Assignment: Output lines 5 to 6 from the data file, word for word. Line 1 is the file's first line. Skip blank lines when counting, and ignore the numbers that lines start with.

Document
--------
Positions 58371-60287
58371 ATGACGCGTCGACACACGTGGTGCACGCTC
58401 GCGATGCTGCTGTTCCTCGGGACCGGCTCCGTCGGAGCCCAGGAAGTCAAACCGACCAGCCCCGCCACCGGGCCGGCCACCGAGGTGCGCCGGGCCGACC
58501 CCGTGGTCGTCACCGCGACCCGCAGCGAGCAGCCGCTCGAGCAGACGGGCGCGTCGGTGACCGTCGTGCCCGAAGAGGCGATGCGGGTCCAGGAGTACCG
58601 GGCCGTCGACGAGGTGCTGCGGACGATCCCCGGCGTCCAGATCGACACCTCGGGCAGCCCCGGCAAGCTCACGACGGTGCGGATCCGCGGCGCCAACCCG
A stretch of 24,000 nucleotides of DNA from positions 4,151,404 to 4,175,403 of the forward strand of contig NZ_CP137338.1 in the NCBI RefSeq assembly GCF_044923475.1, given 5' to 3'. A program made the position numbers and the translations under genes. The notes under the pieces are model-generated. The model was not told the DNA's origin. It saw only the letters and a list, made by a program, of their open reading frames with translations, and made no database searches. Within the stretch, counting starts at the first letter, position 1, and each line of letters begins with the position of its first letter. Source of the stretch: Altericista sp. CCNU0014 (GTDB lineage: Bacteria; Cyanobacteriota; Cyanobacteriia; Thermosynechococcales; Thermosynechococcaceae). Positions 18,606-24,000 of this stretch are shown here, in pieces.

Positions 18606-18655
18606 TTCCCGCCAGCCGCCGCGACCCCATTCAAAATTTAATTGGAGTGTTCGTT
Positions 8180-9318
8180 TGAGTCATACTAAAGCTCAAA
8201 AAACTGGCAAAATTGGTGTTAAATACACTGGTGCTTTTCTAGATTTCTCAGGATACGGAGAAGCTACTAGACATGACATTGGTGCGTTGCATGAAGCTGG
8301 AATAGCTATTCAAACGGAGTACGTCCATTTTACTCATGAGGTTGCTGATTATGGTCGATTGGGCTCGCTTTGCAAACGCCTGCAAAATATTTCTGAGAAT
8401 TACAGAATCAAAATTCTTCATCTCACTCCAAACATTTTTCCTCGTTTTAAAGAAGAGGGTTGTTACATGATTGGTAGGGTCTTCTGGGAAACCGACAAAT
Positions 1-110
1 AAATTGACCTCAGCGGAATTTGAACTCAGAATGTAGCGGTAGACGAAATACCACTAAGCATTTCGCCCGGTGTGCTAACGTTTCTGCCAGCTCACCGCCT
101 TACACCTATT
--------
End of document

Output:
58601 GGCCGTCGACGAGGTGCTGCGGACGATCCCCGGCGTCCAGATCGACACCTCGGGCAGCCCCGGCAAGCTCACGACGGTGCGGATCCGCGGCGCCAACCCG
A stretch of 24,000 nucleotides of DNA from positions 4,151,404 to 4,175,403 of the forward strand of contig NZ_CP137338.1 in the NCBI RefSeq assembly GCF_044923475.1, given 5' to 3'. A program made the position numbers and the translations under genes. The notes under the pieces are model-generated. The model was not told the DNA's origin. It saw only the letters and a list, made by a program, of their open reading frames with translations, and made no database searches. Within the stretch, counting starts at the first letter, position 1, and each line of letters begins with the position of its first letter. Source of the stretch: Altericista sp. CCNU0014 (GTDB lineage: Bacteria; Cyanobacteriota; Cyanobacteriia; Thermosynechococcales; Thermosynechococcaceae). Positions 18,606-24,000 of this stretch are shown here, in pieces.